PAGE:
Sharing the Journey: Sleep
The Sharing the Journey series is by people like you and for you. In their own words, we highlight the perspectives and personal experiences of people who struggle with lupus each day.
This month, we asked Sharing the Journey participants the following question:
March is National Sleep Awareness Month, so we would like to know if lupus has impacted your ability to sleep well, and if so what strategies you utilize to help you sleep better at night?
Some nights it’s very hard to sleep depending on my day. Usually I don’t get that much time to sleep because I am always working full-time, on top of being a full-time student. It’s hard to try to maintain a balanced schedule to finish homework. Because of this, I generally only get five to six hours of sleep each night. When I was first diagnosed with Lupus, I was always stressed out, depressed, angry at everyone and everything, but then I began to listen to classical music and it would always calm me down. Now, before I go to sleep, I listen to classical music or I do meditation. These techniques have helped me immensely. Even when I am not going to sleep I will listen to classical music throughout the day and it makes me relaxed. – Kyra S.
Lupus has definitely impacted my ability to sleep well. Sleeplessness was one of the many symptoms I experienced when I was first diagnosed. To help me sleep better at night, I always try to get in bed early and I do not use my electronic devices once I am in bed. – LaTrease B.
With my busy college schedule, it's pretty difficult to get enough sleep every single night to appease my lupus. Lupus typically makes me more exhausted, so falling asleep is normally quite easy for me. However, there are days that my stress level is incredibly high and my racing mind keeps me awake; there are other days that my lupus fatigue makes me feel so bad, I can't fall asleep. In both situations, I normally combat these obstacles with the same weapons. First, I establish a nightly bedtime routine that triggers my brain into sleep mode. By reading the same book, listening to the same music or even playing the same game every night, my brain learns to connect this activity with sleep. Eventually engaging in this wind-down routine makes me drowsy. Second, I keep a notepad beside my bed to write down everything that may pester me during the night. Every time I remember something I'm scared I will forget, I put it on that notepad to check the next morning. Finally, I focus on my breathing. Your breathing patterns have the ability to slow your heart rate and consequently physically and consciously relax you. I often breath in on a count of four, hold for a count of four, release for a count of for, and then rest for a count of four before starting the cycle again. Each round, I increase the count by one aiming to finish by 10. I'm normally asleep by six or seven repetitions. – Becca M.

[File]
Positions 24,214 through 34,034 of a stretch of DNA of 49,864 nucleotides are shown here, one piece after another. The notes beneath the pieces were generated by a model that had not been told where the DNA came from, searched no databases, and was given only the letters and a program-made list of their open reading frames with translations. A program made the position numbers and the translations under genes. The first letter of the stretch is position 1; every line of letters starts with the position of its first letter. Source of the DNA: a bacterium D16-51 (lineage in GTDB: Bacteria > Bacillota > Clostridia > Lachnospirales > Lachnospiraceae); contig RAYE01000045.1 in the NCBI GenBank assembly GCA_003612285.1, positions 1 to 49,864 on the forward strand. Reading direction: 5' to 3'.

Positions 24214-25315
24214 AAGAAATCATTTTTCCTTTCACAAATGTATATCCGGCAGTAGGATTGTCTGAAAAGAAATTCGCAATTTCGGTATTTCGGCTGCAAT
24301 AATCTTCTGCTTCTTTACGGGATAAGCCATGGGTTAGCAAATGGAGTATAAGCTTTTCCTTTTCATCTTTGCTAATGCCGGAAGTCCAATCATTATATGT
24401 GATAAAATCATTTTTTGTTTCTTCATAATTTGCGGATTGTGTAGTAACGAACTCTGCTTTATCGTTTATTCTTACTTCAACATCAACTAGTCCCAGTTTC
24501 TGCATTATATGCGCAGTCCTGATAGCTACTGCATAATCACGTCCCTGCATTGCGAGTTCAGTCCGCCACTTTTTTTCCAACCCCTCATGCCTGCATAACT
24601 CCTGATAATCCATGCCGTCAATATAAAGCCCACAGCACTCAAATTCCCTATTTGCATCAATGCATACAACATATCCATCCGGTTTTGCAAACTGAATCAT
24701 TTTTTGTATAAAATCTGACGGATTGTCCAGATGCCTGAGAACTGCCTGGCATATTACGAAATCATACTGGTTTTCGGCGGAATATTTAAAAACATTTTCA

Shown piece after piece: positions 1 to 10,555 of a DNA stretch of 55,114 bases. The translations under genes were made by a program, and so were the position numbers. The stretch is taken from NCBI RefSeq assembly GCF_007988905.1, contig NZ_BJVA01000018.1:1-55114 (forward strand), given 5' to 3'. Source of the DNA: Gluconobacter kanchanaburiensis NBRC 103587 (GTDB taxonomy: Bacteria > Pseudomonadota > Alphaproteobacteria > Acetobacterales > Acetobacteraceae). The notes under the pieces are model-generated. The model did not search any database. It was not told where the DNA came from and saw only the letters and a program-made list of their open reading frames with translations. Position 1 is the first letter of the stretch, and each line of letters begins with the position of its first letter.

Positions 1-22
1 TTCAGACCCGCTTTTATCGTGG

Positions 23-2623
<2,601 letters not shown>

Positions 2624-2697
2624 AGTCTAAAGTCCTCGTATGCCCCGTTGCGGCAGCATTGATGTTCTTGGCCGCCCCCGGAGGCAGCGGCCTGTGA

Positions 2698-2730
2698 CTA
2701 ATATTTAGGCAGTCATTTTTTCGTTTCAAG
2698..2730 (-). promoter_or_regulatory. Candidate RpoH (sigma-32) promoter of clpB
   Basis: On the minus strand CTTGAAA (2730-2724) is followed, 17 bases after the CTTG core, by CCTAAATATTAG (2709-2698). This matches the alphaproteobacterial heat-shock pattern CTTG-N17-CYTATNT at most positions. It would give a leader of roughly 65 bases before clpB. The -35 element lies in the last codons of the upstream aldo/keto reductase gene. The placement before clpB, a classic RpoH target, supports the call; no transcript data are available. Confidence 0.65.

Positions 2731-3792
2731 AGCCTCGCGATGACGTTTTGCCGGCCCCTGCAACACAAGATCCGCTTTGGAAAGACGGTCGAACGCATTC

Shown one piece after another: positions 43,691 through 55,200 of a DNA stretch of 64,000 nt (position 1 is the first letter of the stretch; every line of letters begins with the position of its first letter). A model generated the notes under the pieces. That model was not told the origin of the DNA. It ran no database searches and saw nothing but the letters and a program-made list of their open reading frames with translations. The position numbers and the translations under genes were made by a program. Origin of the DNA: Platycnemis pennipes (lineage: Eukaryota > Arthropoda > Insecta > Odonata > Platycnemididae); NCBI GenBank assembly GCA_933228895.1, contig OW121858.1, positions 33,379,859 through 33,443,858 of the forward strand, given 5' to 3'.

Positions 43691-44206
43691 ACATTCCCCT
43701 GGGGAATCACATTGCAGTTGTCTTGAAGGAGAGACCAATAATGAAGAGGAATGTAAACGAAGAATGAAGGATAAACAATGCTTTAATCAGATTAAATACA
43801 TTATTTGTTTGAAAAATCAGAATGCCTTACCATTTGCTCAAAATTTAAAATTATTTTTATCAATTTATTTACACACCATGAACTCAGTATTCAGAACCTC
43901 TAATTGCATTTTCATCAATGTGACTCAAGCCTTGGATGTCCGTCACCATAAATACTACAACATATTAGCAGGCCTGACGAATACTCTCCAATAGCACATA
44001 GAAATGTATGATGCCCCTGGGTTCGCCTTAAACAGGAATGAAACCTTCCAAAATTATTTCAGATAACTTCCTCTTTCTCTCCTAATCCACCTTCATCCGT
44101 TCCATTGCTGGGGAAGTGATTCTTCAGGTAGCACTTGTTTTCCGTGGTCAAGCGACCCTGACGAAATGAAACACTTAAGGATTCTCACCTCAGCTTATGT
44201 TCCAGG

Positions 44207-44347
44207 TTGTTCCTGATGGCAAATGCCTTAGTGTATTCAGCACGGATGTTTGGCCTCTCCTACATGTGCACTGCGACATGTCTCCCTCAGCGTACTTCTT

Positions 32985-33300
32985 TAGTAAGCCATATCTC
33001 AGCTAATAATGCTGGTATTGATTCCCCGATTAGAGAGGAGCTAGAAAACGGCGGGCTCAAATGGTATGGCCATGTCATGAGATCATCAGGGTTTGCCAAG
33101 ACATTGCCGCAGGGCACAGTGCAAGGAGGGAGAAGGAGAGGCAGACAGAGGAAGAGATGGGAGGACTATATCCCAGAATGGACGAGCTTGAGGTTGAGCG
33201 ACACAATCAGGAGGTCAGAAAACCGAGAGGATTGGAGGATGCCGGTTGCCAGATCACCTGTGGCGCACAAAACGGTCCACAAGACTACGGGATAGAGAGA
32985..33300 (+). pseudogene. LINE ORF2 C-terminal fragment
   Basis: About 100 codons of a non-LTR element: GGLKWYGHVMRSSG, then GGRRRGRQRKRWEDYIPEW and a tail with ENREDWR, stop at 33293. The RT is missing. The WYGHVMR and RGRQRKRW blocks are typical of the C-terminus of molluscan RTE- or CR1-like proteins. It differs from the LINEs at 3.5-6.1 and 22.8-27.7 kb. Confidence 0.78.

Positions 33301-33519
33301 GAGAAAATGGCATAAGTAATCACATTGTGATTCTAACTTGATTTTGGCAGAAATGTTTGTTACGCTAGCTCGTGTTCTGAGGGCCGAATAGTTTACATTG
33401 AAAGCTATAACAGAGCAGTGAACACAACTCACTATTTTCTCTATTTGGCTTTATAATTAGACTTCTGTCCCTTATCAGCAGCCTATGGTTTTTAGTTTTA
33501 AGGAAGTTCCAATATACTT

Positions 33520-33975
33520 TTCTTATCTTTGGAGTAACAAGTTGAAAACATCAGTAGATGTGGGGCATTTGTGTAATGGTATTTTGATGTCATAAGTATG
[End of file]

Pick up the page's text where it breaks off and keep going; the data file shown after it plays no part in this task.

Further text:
Lupus can definitely affect your sleep. I found that during a flare, my sleep is greatly affected. Also, the pain always seems to be worse at night. When this does happen, I really try and control the pain before getting into bed. Hot baths or showers, essential oils, and anti-inflammatories seem to help. I also use sleepy time tea before bed or take melatonin. The key for me is to have some sort of pain relief before even crawling into bed, otherwise I know I’m fighting an uphill battle. Also, if the time allows, take naps! – Roxi W.
There are numerous things that I do to help with sleep. I have figured out that my circadian rhythm is an early to bed and early to rise pattern, and this was helped out by a rooster several years ago that started crowing at 4:30 am. At the time, I had been getting up to an alarm at 6am for work. I am several years older now and I am automatically tired around 8:30 to 9pm and up by 5am. This doesn't leave much time for a nightlife, but I am fine with that. I get in a good brisk walk every morning and do weights six days a week, alternating upper and lower body. I eat a Mediterranean diet, so my largest meal is midday and smallest is late afternoon so my body is not digesting a significant amount into the evening. I turn off all electronics at least an hour or two prior to bed and settle into reading. It's not uncommon that my husband and I will watch something that is humorous as laughter helps to relax me in the evening. I give enough time for hygiene and then do some meditation in bed as I drift off to sleep. Other things that I do in the morning as I arise is hydrate and stretch first thing. – Betsy H.
Establishing a regular sleep schedule
A regular sleep schedule doesn’t just give you energy for the day ahead – it can also help reduce inflammation in your body. But falling asleep isn’t always easy, especially when you’re dealing with pain, fatigue, or other symptoms of lupus.
When counting sheep isn’t enough, check out "Sleep well despite lupus" for tips on catching those all-important Z’s.